At the beginning of this year I was upbeat about prospects for the U.S. economy, but more tempered about the prospects for the stock market. My call was the economy would experience its strongest growth since the expansion began in mid-2009, mainly due to the temporary stimulus from corporate and personal tax cuts and renewed business optimism about a lessening of regulatory burdens. However, I did not expect a second year of stellar equity returns, because valuations were high, interest rates were set to rise further, and the potential for trade conflict existed as the focus of the Trump administration shifted from domestic to international policies.
Investing in the Trump Era: How Economic Policies Impact Financial Markets by Nicholas P. Sargen.
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For a while, this call was on track. After reaching a record high in late January, the S&P 500 Index experienced a 10% correction in February and March, when investors worried about the prospect of rising interest rates and a conflict with China and other U.S. trade partners. Since then, however, the stock market has steadied, and it is now poised to retest its previous high.
This begs the question: Why have investors shrugged off a steady escalation in trade tensions between the U.S. and China, as well as lingering disputes with other trading partners?
Two rationales are often cited. One is that President Trump is merely using tariffs as a threat to extract concessions from trading partners, and the risk of a trade war is over-blown. The other is that even if trade tensions were to escalate, the U.S. is in better shape to absorb the impact than are the foreign economies.
My response is that investors should not underestimate the likelihood of increased trade conflict and its potential to undermine the global economy.
Trade policy is one area where Donald Trump’s views have been remarkably consistent since the 1980s. He believes large U.S. trade imbalances since then stem from U.S. officials being poor trade negotiators; if anything, he has steadily escalated both rhetoric and actions this year. Although he has backed off from imposing tariffs on autos imported from the EU for the time being, the President is expected to announce levies on an additional $200 billion of imports from China shortly, with the possibility they eventually could be extended to all imports from China.
President Trump is confident the U.S. will win a trade conflict, because the U.S. economy is less dependent on exports than most overseas economies and it imports far more than any other country. Indeed, despite the increased trade tensions, U.S. economic growth accelerated to a 4% rate in the second quarter, and corporate profits have surged by more than 20% this year partly as a result of corporate tax cuts.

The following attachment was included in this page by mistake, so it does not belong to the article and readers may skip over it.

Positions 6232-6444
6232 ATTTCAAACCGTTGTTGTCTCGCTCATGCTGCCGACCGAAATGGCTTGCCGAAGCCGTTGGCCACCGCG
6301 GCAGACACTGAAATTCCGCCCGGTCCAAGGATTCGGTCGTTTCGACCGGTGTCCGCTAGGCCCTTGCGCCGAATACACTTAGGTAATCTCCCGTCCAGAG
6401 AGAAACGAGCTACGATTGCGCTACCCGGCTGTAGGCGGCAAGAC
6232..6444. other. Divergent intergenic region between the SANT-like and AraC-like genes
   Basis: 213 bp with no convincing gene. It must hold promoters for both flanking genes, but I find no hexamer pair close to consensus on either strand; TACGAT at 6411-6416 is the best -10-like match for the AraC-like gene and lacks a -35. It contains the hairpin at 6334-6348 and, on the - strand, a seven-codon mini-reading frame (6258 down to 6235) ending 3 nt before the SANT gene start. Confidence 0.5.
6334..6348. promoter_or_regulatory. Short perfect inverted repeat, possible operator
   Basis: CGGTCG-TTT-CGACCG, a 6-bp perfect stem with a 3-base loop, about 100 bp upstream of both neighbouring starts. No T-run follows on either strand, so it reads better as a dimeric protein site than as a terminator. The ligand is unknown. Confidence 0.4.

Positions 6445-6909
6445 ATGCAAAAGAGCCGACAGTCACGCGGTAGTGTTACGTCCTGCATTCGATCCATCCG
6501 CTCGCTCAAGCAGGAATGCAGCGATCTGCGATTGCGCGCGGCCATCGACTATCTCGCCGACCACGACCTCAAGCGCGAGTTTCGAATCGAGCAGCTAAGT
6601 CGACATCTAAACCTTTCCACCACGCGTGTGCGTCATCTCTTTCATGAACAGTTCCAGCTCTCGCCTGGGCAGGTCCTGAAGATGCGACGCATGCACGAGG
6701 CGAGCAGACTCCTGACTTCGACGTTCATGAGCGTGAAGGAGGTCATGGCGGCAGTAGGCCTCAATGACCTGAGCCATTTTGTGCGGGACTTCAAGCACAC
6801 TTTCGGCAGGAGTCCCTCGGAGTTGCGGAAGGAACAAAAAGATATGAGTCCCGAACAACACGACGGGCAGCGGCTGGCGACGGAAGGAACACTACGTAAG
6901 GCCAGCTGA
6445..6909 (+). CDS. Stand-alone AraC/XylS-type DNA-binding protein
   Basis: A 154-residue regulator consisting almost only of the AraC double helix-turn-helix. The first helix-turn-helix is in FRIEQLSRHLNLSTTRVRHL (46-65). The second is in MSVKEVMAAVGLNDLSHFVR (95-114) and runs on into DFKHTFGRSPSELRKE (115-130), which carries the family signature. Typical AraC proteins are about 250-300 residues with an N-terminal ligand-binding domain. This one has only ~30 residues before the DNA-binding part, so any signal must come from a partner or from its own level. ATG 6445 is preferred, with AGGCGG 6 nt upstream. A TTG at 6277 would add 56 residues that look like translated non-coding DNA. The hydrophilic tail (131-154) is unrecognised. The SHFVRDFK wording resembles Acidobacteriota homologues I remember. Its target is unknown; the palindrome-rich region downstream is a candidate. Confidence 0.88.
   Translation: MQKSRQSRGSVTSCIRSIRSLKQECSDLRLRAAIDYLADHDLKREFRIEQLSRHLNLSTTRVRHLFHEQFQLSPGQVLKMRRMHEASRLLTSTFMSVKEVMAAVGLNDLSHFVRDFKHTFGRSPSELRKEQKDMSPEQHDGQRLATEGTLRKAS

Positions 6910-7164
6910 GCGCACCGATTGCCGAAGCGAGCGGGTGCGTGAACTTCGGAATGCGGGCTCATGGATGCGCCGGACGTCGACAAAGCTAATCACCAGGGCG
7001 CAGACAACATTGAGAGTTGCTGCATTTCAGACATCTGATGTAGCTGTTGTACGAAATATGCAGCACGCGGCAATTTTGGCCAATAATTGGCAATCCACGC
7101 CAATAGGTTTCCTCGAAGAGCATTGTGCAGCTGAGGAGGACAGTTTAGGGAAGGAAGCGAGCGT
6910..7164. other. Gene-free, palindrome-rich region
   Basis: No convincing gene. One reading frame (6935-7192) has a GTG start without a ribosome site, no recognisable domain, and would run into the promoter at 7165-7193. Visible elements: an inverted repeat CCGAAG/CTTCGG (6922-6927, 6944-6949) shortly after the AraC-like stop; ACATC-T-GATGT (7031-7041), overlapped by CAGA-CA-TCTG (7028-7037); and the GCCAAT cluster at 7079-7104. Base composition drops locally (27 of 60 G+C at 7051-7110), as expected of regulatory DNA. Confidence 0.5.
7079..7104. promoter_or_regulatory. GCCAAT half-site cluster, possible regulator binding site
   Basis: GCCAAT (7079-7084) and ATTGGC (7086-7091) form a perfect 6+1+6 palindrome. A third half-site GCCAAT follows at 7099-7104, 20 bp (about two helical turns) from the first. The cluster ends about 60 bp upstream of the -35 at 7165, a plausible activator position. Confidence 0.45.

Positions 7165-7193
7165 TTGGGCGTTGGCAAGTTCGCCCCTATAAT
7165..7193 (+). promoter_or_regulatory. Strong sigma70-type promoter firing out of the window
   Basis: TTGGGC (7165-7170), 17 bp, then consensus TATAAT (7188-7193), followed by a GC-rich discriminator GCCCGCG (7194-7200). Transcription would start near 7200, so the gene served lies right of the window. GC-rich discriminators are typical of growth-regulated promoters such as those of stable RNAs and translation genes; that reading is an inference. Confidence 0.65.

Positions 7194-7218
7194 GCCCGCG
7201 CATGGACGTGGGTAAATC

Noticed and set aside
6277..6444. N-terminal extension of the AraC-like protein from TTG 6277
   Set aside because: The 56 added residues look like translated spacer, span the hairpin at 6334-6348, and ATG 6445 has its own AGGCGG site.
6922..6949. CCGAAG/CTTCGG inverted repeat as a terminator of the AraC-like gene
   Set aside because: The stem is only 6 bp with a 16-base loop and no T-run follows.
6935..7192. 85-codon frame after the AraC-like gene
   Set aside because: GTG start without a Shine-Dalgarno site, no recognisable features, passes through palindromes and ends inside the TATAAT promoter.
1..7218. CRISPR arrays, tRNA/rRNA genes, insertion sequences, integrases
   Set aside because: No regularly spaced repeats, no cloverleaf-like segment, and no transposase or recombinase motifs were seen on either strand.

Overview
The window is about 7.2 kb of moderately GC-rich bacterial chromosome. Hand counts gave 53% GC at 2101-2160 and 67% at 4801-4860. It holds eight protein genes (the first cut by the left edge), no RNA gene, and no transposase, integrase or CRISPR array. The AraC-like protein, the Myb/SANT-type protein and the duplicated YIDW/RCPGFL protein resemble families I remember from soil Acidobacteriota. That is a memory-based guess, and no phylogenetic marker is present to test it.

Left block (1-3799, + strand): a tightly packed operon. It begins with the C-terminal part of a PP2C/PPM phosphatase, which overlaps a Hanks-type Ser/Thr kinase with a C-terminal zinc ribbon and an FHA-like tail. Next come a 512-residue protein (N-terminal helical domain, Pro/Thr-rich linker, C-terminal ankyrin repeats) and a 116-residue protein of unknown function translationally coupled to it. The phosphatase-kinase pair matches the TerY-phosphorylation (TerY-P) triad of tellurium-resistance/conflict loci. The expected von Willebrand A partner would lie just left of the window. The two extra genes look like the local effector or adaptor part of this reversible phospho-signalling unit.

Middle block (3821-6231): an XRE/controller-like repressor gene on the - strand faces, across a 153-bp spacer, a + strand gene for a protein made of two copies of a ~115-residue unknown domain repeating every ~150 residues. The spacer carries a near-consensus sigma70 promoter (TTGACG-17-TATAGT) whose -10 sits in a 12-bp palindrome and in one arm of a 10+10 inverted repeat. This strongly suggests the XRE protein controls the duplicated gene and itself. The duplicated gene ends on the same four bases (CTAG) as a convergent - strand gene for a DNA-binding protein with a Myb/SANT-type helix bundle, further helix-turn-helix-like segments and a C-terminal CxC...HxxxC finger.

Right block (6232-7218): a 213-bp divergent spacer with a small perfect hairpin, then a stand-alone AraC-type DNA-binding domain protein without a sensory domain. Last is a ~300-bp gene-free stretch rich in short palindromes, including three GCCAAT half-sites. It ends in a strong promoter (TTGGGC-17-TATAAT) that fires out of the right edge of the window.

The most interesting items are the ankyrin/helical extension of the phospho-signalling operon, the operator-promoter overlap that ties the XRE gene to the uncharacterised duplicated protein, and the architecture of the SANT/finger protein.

But this ignores important second-round effects that are likely to ensue, as U.S. tariffs take their toll on foreign economies. The mistake is failing to understand that U.S. and global growth are strongest when world trade volumes are rising, as was the case last year, and global growth typically is weak when trade volumes are shrinking as during the Global Financial Crisis.
Evidence of softness abroad already is pervasive. European growth, for example, has slowed considerably this year after surging to 2% last year, in part due to uncertainty about trade, and the UK and Italy, the third and fourth largest economies, confront significant political uncertainty. China’s economy is showing signs of vulnerability to a looming trade war with the U.S., and policymakers have responded by easing monetary policy. This has been accompanied by a sell-off in China’s stock market of more than 20% and a 7% depreciation of the yuan. Emerging economies that are reliant on foreign capital are also feeling the impact of higher U.S. interest rates and a stronger dollar on their external debt, and some such as Turkey, Iran and Russia are experiencing significant capital outflows.
Another mistake is the failure to realize the widening disparity in growth between the U.S. and abroad is likely to increase the overall U.S. trade imbalance. In the past, it has widened during periods of strong U.S. growth because the domestic economy has a high import content (40% of consumer goods are imports) and is less export-oriented. Stronger U.S. growth has also been associated with a stronger dollar, as foreign capital is attracted to the U.S. by higher interest rates than abroad. The bottom line is that any initial advantage the U.S. may reap from imposing duties on foreign goods is likely to be countered both by higher duties levied on U.S. goods and by a weakening of foreign currencies versus the dollar.
This poses yet another question: What will President Trump do if the overall U.S. trade imbalance widens in 2019 and 2020?
My concern is that he is apt to blame our trading partners for depreciating their currencies when the outcome is largely being determined by policies in the United States. This could lead to yet another round of escalation of trade tensions, which at some point would undermine investor confidence and increase the risk of financial market turbulence. For these reasons, I am more worried about the possibility of a trade conflict than many investors today.
Fort Washington Investment Advisors, Inc.
August 13, 2018
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